Stepping into the abortion ban debate

With the election almost upon us and the dust up over campaign ads continuing, it’s time to stick my nose into yet another ballot issue.

Supporters of the abortion law referred for a public vote (Referred Law 6) are being called to task because recent television ads said the ban contains an exception for the health of the mother. Additionally, when pressed on the lack of such an exception, they say the need for it is extremely rare and the law has no impact on how they would treat a pregnant woman. Let’s look at those assertions.

First, it could not be more plain: THERE IS NO EXCEPTION FOR THE HEALTH OF THE MOTHER. The statute expressly says the only exception is for treatment “designed or intended to prevent the death of a pregnant mother.” In fact, the Legislature specifically rejected efforts to include an exception specifically covering the health of the pregnant woman.

During the House debate, an amendment was proposed to create an exception for procedures designed or intended to prevent “serious risk of substantial and irreversible impairment of a major bodily function” of a pregnant mother. It lost by a vote of 41-27. During the Senate floor debate, an amendment was proposed creating an exception for “a medical procedure resulting in the termination of a pregnancy that would constitute an undue and serious risk to the health of the pregnant woman.” It lost by a 22-13 vote. (FULL DISCLOSURE: One of my law partners sponsored the amendment. I was unaware of and played no role in his decision to offer it. He is unaware of this post — unless or until he reads it.)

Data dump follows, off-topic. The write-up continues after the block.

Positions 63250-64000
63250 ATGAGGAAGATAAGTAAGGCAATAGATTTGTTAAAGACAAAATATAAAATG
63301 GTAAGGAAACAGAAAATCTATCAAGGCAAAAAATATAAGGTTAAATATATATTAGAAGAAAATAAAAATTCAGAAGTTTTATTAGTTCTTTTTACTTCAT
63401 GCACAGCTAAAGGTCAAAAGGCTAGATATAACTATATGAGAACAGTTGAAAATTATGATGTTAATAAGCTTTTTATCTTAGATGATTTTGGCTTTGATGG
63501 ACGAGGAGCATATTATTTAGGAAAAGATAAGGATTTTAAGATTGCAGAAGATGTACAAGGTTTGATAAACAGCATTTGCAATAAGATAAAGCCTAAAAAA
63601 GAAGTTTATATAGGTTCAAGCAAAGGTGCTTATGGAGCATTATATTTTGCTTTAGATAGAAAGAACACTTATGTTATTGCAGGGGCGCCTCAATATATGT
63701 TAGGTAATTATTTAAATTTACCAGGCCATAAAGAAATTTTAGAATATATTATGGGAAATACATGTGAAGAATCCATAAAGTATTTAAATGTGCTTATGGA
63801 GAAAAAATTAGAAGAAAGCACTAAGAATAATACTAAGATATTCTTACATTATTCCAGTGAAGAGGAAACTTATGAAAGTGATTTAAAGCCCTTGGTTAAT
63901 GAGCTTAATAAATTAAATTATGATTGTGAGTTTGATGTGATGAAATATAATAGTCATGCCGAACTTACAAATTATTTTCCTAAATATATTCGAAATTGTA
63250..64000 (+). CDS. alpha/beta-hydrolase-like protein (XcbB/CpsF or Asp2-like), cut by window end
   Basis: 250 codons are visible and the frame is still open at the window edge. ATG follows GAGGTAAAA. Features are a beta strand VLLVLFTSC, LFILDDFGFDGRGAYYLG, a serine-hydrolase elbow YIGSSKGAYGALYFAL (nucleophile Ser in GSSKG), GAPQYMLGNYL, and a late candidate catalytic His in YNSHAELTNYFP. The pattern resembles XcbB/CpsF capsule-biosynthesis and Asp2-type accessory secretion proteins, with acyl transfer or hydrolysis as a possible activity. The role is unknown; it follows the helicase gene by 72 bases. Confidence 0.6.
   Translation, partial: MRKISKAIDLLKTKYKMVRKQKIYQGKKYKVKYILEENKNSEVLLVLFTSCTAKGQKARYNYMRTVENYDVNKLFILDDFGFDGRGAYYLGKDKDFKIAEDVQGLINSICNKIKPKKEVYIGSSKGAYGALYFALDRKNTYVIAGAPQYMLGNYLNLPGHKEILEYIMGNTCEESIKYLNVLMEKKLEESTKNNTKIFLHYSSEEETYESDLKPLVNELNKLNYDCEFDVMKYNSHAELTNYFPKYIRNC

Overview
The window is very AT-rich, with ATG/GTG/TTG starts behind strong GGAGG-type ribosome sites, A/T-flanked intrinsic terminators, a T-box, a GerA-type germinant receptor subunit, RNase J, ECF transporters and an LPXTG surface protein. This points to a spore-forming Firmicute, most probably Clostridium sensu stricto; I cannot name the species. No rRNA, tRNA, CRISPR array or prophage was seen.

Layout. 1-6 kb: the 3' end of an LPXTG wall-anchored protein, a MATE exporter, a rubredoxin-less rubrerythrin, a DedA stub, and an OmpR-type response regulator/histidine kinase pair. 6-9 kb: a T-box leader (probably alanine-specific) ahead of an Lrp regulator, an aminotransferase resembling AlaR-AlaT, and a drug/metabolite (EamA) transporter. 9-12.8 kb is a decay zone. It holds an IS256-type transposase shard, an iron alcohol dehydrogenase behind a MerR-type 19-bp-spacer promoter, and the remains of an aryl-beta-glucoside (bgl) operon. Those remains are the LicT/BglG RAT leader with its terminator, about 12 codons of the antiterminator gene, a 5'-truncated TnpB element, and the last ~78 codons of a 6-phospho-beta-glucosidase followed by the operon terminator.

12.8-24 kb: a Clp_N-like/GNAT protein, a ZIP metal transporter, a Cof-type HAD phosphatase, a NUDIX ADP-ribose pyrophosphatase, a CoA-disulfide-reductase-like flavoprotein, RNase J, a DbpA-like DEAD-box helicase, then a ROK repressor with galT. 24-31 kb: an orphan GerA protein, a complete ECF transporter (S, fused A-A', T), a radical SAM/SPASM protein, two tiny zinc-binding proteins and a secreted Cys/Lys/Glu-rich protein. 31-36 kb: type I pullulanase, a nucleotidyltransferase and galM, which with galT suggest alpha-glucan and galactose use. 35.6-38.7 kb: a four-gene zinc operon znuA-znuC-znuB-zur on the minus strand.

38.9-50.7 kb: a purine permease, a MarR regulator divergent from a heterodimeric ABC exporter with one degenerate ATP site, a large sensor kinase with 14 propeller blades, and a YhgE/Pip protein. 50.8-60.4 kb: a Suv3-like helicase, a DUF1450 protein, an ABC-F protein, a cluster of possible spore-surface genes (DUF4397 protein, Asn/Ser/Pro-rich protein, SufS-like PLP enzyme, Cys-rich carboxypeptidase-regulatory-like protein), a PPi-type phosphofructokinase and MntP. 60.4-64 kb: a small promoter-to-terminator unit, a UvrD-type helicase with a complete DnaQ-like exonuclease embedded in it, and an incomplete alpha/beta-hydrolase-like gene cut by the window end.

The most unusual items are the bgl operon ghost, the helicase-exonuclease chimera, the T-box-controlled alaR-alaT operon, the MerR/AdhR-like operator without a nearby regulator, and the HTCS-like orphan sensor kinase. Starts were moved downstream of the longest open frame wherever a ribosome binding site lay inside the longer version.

Now let’s move to why this bothers people like me. Some of this comes from a post some seven months ago in which I talked about the gray areas of life that tend to be overlooked in the emotion of the abortion debate.

As it stands now, in addition to the only exception being to prevent the death of a pregnant mother, the physician is required to make reasonable efforts “to preserve both the life of the mother and the life of her unborn child.” The statute says medical treatment provided to the mother “which results in the accidental or unintentional injury or death to the unborn child is not a violation of this statute.” (Emphasis added.)

The standard hypothetical is a pregnant woman diagnosed with cancer. Here’s the problem under the law.

Assume the woman is two months pregnant when she is diagnosed. There is a 90 percent survival rate if she immediately begins a course of radiation or chemotherapy (the numbers are solely for illustrative purposes, not actual medical data or studies). The survival rate drops to 25 percent if she carries the fetus to term. There is a 90-100 percent chance the treatment will cause irreversible and potentially fatal damage to the fetus regardless of when it is provided. Because we know that may occur, any such treatment would not result in “accidental or unintentional” injury or death to the fetus. Does the life of the mother exception allow mom a choice here? Or does the fact she still has a 25 percent chance if she carries the baby to term mean that only her “health” is endangered, the exception the Legislature specifically rejected? Where is the dividing line between acting to protect the woman’s health and acting to prevent her death?

In an article today, the law’s prime sponsor supposedly said the standard is “imminent peril.” Does such peril exist when the chances of survival drop to 40 percent, 25 percent or 10 percent? Does “imminent” mean health care providers must stand by until the woman’s heart rate or respiration is such that her death is a certainty if the only treatment might harm the fertilized egg within her?